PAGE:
Many older adults will need help with managing their medicines and money

Credit: George Hodan/public domain

In a study of nearly 9500 individuals aged 65 and older who did not need help in managing medications or finances, many needed assistance as time went on.

Over 10 years, 10.3% of those aged 65 to 69 needed help managing medications and 23.1% needed help managing finances. These rates rose with age, to 38.2% and 69%, respectively, in those over age 85. Women had a higher risk than men, especially with advancing age. Additional factors linked with an increased risk for both outcomes included a history of stroke, low cognitive functioning, and difficulty with activities of .

The findings highlight the importance of preparing for the likelihood that they will need assistance with managing their medicines and finances.

"These aspects are very important to patients' life and are not traditionally assessed in practice," said Dr. Nienke Bleijenberg, lead author of the Journal of the American Geriatrics Society study. "It is important that professionals ask about these serious daily functions at an to reduce the consequences and burden of these impairments."

Explore further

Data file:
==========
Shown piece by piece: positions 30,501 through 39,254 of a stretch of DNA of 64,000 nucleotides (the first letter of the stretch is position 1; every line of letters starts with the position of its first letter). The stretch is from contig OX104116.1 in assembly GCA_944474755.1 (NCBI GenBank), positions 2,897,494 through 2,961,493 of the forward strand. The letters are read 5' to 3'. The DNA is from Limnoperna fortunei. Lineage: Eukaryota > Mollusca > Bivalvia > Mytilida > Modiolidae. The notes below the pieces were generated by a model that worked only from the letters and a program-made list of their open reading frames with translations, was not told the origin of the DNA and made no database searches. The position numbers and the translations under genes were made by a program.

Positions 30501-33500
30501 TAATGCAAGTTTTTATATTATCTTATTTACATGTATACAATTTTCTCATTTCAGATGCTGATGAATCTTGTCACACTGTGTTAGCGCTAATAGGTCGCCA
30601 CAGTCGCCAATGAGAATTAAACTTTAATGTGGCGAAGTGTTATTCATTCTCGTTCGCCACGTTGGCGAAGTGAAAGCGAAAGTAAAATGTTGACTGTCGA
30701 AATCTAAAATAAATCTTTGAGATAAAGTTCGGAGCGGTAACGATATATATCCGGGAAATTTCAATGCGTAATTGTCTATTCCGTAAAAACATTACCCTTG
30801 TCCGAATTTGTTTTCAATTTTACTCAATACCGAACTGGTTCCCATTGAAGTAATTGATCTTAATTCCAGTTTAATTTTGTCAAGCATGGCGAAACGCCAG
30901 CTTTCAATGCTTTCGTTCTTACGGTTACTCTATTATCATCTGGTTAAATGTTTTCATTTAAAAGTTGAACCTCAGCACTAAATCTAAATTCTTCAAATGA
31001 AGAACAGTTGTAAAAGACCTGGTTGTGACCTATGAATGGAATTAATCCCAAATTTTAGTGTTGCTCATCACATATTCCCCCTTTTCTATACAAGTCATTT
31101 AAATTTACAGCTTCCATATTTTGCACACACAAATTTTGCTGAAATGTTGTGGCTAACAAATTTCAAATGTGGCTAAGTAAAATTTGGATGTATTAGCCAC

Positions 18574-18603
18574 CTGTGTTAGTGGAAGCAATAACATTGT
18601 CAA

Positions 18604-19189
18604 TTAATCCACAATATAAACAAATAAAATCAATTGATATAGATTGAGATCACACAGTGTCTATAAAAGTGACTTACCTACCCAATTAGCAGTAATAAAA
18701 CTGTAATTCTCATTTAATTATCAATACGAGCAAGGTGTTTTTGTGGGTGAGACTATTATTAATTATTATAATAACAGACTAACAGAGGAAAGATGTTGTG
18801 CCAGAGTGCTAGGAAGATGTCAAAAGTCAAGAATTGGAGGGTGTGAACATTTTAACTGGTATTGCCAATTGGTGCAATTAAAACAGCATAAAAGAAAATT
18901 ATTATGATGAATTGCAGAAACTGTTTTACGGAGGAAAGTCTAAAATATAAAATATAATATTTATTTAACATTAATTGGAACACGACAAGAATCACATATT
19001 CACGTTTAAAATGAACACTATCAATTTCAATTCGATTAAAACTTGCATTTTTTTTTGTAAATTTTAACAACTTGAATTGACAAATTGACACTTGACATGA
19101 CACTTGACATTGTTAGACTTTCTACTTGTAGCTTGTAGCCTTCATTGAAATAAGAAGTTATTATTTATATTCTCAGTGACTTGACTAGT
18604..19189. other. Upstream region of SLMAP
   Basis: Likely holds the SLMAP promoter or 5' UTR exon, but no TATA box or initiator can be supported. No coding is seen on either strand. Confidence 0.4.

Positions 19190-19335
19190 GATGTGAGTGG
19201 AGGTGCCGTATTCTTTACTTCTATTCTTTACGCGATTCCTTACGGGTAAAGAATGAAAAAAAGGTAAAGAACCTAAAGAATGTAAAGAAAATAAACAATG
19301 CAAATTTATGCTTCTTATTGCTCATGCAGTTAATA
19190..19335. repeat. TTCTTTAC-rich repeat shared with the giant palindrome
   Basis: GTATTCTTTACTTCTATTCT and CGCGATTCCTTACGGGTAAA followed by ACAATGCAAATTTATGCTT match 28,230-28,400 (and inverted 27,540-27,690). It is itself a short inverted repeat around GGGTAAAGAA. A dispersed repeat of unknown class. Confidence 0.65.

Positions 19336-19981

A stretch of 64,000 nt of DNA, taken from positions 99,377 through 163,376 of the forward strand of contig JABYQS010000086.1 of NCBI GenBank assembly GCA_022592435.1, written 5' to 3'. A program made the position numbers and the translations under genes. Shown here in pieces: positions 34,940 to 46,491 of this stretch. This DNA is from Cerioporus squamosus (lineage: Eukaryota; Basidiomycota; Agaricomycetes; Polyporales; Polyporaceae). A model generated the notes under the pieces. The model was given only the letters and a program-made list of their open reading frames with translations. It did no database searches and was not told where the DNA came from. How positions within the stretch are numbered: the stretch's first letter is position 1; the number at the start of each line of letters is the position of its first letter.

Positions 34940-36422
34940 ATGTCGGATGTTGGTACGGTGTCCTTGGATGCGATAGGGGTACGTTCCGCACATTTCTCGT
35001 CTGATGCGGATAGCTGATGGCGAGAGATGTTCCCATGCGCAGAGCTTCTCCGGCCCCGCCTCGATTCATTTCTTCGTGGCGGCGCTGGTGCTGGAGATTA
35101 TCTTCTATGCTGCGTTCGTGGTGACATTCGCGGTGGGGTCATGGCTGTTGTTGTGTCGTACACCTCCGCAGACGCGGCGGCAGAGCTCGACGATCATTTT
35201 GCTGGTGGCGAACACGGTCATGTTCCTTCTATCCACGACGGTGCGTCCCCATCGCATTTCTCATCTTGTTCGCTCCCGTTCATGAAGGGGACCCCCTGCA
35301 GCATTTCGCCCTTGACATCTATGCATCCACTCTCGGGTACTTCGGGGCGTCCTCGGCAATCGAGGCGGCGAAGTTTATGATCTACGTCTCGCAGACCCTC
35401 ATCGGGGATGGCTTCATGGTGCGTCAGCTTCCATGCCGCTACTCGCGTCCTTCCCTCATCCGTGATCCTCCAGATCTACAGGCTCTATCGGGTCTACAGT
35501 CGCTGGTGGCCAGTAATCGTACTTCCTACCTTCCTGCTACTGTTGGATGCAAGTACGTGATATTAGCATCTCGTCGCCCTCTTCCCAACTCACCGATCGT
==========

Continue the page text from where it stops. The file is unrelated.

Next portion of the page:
Staying socially active can slow decline in older adults' ability to function

More information: Nienke Bleijenberg et al, Difficulty Managing Medications and Finances in Older Adults: A 10-year Cohort Study, Journal of the American Geriatrics Society (2017). DOI: 10.1111/jgs.14819
Provided by Wiley
Citation: Many older adults will need help with managing their medicines and money (2017, April 7) retrieved 16 October 2019 from
This document is subject to copyright. Apart from any fair dealing for the purpose of private study or research, no part may be reproduced without the written permission. The content is provided for information purposes only.

Feedback to editors

User comments

Please sign in to add a comment. Registration is free, and takes less than a minute. Read more